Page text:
Most of the Roma could not integrate into the rest of European society even if they wanted to.  Their lack of legal documents also means that even if they have the money, they can’t buy or rent property.  So they live in camps at the edge of town.  Some camps are worse than others, but none of the camps are a place you would want to go, much less to live.  Roma hygiene is practically nonexistent, even if the facilities are available to them—and often they are not available.  Every Roma camp is the third world.  Just outside the beautiful European cities that attract so many tourists are Roma camps: Paris, London, Rome, and Venice all have their Roma camps.

But the biggest barrier to integration is the Roma family, itself.  At the head of every Roma family are the patriarchs, the grandparents.  All family issues are decided by the patriarchs, and all money is brought to the patriarchs to administer.  Roma family values are so foreign to the rest of us that it makes them a frightening mystery to most people.  Understanding Roma family values will help you understand the Roma.  In a nutshell, the family is everything to the Roma, and you serve the family, the patriarchs, by bringing them money.  You might think, well my family is important to me, too.  But here’s some examples of Roma family values at work:

  • Sending your daughter (or son or wife) out to sell herself as a prostitute brings money to the family, so that’s a good thing.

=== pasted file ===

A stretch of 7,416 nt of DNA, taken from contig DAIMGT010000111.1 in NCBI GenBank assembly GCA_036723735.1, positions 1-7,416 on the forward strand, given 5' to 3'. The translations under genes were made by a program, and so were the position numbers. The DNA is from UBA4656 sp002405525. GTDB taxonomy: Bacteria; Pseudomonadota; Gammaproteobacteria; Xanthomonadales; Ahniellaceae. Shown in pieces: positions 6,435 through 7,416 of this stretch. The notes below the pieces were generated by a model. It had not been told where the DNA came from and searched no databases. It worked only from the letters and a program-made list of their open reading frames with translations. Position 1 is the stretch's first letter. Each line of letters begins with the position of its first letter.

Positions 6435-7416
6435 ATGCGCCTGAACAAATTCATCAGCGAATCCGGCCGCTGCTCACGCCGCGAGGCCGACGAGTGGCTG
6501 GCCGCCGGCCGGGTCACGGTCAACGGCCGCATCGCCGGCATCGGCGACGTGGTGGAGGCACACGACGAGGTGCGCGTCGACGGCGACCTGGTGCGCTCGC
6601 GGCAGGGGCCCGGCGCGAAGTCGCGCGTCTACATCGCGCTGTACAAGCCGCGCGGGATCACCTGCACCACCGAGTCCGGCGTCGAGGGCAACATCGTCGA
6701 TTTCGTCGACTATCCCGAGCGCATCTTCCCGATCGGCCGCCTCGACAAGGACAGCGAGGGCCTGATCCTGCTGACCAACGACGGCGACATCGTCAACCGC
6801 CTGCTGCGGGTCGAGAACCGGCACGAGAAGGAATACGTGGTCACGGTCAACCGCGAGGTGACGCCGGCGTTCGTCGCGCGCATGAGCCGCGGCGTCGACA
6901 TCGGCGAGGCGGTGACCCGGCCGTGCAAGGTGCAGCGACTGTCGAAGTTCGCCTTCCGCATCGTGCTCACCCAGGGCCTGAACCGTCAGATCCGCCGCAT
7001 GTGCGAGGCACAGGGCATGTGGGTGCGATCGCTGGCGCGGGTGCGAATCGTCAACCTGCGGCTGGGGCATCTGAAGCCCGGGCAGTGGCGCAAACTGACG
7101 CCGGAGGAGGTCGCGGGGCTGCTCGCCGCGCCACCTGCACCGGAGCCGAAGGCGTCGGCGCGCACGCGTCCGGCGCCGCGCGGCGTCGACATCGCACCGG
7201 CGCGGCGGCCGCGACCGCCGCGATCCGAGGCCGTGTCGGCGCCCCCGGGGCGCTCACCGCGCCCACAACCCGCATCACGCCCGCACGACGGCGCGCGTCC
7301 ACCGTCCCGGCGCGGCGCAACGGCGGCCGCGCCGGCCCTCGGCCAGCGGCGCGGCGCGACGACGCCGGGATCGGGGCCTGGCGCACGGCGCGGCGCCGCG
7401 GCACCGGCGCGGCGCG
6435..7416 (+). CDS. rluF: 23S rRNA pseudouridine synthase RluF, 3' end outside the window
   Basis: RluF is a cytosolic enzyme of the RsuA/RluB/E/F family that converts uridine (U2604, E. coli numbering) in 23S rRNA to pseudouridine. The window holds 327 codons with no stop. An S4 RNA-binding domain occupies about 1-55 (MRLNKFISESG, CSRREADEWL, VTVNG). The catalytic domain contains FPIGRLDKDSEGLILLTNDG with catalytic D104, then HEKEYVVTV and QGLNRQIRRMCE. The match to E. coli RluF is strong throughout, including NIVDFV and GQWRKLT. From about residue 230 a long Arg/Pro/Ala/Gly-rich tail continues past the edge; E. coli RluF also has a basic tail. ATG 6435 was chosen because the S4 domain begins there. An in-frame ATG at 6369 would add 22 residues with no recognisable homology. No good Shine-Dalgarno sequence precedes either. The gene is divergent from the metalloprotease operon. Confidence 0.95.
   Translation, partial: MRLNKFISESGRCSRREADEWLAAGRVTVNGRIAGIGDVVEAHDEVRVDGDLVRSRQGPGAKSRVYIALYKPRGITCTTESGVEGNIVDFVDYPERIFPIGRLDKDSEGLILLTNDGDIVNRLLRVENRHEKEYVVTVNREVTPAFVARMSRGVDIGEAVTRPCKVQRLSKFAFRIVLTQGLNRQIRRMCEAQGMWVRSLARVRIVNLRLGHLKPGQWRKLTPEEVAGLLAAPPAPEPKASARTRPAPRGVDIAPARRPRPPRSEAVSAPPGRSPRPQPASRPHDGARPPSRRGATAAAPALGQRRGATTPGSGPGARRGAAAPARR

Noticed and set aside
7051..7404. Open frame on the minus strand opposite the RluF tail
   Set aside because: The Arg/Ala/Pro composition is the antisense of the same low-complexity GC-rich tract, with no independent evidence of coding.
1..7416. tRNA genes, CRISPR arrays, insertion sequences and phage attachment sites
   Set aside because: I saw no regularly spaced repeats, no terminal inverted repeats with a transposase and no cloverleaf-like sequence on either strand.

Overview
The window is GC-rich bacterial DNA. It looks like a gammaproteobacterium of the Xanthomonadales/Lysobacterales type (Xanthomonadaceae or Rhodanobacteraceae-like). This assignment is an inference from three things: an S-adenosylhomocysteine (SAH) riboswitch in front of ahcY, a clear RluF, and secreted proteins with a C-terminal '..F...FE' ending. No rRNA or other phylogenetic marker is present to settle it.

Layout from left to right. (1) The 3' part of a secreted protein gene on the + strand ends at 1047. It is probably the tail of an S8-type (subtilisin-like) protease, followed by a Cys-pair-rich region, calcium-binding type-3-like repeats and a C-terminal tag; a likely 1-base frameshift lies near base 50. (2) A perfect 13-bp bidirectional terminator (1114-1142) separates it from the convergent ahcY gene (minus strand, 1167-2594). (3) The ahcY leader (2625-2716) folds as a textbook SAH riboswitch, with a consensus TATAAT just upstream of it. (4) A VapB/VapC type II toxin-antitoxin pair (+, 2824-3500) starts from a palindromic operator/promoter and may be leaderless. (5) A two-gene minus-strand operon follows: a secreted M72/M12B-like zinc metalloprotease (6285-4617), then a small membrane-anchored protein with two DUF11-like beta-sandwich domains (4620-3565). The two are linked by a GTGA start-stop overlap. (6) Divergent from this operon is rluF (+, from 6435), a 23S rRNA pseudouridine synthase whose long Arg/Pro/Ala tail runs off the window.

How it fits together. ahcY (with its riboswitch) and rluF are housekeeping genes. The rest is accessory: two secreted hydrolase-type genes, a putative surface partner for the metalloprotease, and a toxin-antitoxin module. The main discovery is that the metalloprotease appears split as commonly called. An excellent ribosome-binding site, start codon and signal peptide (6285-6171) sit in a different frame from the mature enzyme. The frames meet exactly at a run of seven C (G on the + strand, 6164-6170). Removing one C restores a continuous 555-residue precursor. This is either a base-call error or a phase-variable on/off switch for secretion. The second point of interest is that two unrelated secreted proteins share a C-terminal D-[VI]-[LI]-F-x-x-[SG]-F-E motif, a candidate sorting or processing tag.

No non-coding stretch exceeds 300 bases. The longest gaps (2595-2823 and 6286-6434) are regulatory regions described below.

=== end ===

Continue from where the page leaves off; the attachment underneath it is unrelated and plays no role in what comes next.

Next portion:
• Paying to ride the bus, train, or subway takes money away from the family, so that’s a bad thing.
  • Passing your children around among the adults of the family to be used like sex toys trains them for prostitution, which will bring in money, so that’s a good thing.
  • Passing up an opportunity to steal something when no one is looking won’t bring money to help the family, so that’s a bad thing.
  • Selling your child either to traffickers or to black market human organ dealers brings money to the family, so that’s a good thing.

On that last point, the Roma are always happy with pregnancies because one way or another, they will find a way to bring money in to the family through that child.  Do they love their children?  Love doesn’t really enter into Roma family values.  Money is really everything for them.

The Homeless of Budapest

When I was in Budapest, I wrote about the homeless in my book Look, Listen, Love.  Budapest has an estimated 30,000 homeless people (Operation World, page 403).  The homeless people that I saw didn’t beg for money.  All over Europe, and indeed the world, homeless people beg for money.  But not the homeless of Budapest.  They have lost hope.  They sleep in doorways and in the entrances to the subway.  There are so many of them that the city seems to have given up hope of helping them.  So the police don’t chase them away when they camp in a doorway, in the park, or in the subway entrance.  I guess that’s help of some sort, but not much.

The Orphans

But the Roma and the homeless of Budapest, although hopeless, are not the most hopeless group of people in Europe.  The most hopeless people are the orphans of formerly Communist Central and Eastern Europe.  I met 1 just this week.

Mary came with a missionary family from Romania that stayed with me.  She is the nanny to their 4 children.  They are discipling her even though she hasn’t yet made a decision for Christ.  They had to be very careful talking about her because although Mary doesn’t understand English, the children are bilingual.  Little pitchers have big ears, and they also have big mouths!